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Lack of Innovation? – never noticed since first R/1 in 1972


It is like mantra-gone-bad that Wall Street and its analysts are constantly repeating: The lack of innovation at SAP.

Global economy had dramatically anticipated that Wall Street’s vision and primate of maximizing money every quarter does not reflect the true value of local economies and enterprises – its sustainability, its credibility and ultimately, the profitability as a result of both.

Compared to sports, what would be an Olympic Athletic Game with only a 100m Short Track race? Of course, a crown discipline, but is marathon not another ultimate goal of equal value?                     

 What is Innovation? 

If you look at the academic definition of innovation, I like the outline of Schumpeter (1934) most:

„Economy and society are changing, when production factors are combined in a new, unique way”

Or, as WIKI said: “Contributors to the scholarly literature on innovation typically distinguish between invention, an idea made manifest, and innovation, ideas applied successfully in practice. While innovation typically adds value, innovation may also have a negative or destructive effect as new developments clear away or change old organizational forms and practices “

According to Wall Street analysts and Nicolas Carr, IT-Guru at MIT, SAP and everything around IT is for plumbers in the machine room, like me – Commodities that are replaceable, first subject to cost-savings.

But I think they all misunderstood the evolution, the eco-system and the history SAP came from.

SAP’s constant growth

I’ve seen the SAP world growing, from a time SAP was a couple of 100 people in the sunflower fields in Walldorf, R/2 Assembler on a mainframe, growing into three-tier Unix architecture. With R/3, SAP was conquering the World with the first integrated ERP-solution. After the Internet bubble burst, SAP grew into new technologies under the Netweaver aegide of Shai Agassi and is now growing into a socially integrated, worldwide node in a world of cloud enterprises architecture.

Innovation, the visible evolution of the world and the more invisible constant innovation in enterprises is always people.  Innovation is how Customers, Partners and Enterprises adapt the offered technologies. SAP, like all other ERP-vendors, is offering tools. The Innovation will come from the application and use of these tools.

Innovation needs sustainability 

If you ask the largest SAP customers if they are missing innovations, the clear answer would be “No.” If you running some 100.00 users, it is most likely, that your IT change management horizon is measured more in years than in quarter periods.  After investing 100 million in your IT, you don’t want your vendor coming up with another product and throwing the old one out of the window. I can imagine the look of the multi-national board room, when the CIO would say: “You know what, guys, we need innovation, and we kick out of the old stuff and make it all brand new”.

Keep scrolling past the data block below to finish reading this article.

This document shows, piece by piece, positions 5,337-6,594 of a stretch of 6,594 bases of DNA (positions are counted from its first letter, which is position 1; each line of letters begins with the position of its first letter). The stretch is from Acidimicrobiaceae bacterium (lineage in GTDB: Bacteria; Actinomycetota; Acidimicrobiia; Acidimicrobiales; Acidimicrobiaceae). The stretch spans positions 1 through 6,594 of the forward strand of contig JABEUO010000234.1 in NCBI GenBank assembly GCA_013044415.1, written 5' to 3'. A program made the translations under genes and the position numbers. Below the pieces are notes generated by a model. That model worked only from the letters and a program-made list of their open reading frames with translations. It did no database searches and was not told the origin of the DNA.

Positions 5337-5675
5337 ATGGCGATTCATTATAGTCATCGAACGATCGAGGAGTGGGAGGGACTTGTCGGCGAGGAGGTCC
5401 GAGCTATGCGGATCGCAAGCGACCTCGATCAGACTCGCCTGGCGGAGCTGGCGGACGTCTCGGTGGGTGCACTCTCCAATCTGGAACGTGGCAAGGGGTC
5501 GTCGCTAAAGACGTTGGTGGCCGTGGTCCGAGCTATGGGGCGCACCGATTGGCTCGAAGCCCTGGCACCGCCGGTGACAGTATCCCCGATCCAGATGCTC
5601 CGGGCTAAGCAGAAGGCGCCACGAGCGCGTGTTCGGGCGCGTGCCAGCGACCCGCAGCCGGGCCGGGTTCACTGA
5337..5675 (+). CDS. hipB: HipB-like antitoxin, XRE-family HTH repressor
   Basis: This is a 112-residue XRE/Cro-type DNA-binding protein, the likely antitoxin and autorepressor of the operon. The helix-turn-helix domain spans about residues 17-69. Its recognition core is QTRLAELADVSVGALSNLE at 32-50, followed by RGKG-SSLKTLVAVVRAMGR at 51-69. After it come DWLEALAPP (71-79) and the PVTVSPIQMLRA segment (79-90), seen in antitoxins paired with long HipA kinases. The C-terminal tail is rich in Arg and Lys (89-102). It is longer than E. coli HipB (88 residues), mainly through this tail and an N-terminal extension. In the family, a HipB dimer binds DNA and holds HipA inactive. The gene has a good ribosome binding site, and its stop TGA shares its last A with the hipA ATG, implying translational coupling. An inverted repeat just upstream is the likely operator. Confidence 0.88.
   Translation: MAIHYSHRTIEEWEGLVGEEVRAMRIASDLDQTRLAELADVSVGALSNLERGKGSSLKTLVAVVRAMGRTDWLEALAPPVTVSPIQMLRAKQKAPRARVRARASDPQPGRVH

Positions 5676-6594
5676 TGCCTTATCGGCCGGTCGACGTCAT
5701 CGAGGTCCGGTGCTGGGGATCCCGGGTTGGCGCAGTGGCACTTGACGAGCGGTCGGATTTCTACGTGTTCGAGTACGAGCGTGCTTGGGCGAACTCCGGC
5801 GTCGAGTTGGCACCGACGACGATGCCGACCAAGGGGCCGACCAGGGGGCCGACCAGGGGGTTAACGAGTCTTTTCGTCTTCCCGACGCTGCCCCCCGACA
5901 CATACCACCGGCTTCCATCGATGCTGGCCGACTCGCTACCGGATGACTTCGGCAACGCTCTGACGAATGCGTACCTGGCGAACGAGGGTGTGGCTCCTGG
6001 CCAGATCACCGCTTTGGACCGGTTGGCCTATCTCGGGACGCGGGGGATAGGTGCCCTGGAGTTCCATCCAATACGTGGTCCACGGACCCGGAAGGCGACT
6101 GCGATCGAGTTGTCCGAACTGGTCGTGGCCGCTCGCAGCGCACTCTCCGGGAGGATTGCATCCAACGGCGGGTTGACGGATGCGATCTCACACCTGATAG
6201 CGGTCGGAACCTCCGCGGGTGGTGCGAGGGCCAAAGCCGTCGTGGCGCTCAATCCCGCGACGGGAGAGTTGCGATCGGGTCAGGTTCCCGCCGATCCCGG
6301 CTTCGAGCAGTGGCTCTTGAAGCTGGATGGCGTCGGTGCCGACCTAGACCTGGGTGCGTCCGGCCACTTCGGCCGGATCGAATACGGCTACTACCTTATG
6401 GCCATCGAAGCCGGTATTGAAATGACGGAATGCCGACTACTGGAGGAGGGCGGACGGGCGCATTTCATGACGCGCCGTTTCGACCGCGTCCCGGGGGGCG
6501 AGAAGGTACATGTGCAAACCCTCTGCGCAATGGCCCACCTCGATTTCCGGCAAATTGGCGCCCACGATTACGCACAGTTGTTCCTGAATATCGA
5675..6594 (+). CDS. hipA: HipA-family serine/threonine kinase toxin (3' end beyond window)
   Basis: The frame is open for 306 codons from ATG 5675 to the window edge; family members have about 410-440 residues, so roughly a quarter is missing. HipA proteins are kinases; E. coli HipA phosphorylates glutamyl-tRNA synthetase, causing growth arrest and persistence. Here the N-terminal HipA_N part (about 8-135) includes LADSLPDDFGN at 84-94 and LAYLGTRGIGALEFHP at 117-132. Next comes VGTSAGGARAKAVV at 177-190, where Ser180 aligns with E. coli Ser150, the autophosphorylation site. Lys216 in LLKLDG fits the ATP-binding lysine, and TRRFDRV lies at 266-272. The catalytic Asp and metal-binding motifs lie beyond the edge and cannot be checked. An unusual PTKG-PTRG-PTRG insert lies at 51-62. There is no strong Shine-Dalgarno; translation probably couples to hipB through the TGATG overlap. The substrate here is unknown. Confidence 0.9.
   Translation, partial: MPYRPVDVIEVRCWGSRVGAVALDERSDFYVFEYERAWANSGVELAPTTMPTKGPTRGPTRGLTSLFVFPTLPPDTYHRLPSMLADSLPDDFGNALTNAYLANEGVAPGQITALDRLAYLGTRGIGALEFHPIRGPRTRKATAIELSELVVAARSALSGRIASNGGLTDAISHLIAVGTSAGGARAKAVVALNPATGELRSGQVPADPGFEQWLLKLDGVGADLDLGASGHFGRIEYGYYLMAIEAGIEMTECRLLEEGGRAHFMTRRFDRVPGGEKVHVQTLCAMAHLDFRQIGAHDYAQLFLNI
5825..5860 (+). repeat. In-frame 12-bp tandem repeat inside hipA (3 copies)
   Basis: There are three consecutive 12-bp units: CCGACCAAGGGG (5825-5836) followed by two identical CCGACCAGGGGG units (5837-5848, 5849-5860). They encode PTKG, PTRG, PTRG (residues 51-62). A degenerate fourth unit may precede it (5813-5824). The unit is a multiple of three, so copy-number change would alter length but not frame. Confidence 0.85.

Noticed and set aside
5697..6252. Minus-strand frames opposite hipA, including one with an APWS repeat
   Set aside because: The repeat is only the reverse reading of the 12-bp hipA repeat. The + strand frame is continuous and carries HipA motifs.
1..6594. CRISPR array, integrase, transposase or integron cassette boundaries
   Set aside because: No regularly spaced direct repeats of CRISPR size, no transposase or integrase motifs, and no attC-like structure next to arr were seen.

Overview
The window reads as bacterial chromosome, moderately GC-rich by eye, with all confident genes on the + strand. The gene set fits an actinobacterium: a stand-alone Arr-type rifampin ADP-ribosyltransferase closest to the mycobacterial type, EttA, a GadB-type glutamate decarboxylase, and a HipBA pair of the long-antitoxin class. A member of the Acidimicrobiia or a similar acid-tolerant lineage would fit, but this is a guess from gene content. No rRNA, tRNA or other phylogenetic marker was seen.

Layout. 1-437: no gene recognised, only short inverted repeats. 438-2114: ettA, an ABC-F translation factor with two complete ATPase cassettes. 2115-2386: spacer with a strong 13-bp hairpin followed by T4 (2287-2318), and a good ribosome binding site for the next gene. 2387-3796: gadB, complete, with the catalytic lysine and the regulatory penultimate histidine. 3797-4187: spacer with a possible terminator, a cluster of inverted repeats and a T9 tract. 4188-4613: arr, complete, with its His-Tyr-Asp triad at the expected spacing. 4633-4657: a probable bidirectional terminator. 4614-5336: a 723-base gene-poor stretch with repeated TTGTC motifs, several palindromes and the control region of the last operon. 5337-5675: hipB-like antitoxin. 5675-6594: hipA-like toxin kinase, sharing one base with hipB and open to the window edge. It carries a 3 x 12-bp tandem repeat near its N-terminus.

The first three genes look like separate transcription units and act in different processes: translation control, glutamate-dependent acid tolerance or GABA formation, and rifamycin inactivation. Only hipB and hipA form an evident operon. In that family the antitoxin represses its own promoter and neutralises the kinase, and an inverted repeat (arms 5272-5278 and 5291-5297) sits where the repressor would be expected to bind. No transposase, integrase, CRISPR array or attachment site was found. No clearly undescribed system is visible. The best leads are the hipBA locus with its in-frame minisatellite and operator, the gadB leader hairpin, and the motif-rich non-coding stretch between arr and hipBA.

While Management Guru ( and big idol of mine) Tom Peters is recommending that in his book “Re-Imagine!”, (“Make ctrl-alt-del on your company regularly”)  I doubt that this would be anticipated on that scale.

Innovation is inside the companies, is the ongoing projects that thrive to do things better, faster and more effective. The service provider, the tool provider can create an environment, that will foster these kind of customer excellence, not vendor excellence. Both are creating more value out of this situation.

Success of SAPPHIRE 2010 

 I see SAPPHIRE and the enthusiastic reaction as a validation of this thesis, since most of customers, partners and SAP-employees obviously came back with a lot momentum into their respective companies. This is the torch and the flame, that enterprises on the brink of clouds, social media web and connected economies need.

And as for Wall Street?  In the turbulences of subprime disasters, questionable ratings and irrational hedge trades, the world (usual except Wall Street) will redefine economic valuation of strategies in business in favor for the long run. Every trader likes the quick win of minute trades, but for serious companies, the inner and outer sustainability is the conservative goal that will excel at the end.

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  • SAP needs to grow and change to antipicate its customers future requirements.

    Standing still is not always the best option. A business can change direction, and they need a supplier that can meet these requirements.

    The key success of SAP is the integration of the various products reducing the need for other software suppliers and thus taking a bigger piece of the cake.

    • H Mark,
      thanks for your very interesting comment. You are right, that the vendor ( in this case) needs to deliver the software, that enables customer to constant changes and improvement, even if business takes (sometimes steep) turns.
      It is a question of how well SAP listen, senses and react – this is the innovation challenge.
      thx hs
    • It’s funny, but I think that integration…  being the one word that best explains SAP’s historical growth and superiority…  is now losing focus.  After all of the acquisitions SAP has made and brief attempt at trying to push everything onto a Portal, I find integration to be lacking amongst it’s suite of applications.


      • Hi Nathan,
        thanks for the reply. Most of my projects, as you said, are integration. And again, it really depends on how innovative the customer is and adapt to a architecture that supports that. With SOA and PI, you can come very far. But I think also, that the requirements of a company has greatly widen since R/3 “basic silo” days. I guess we all need to embrace diversity on one side and create a maintainable landscape for it.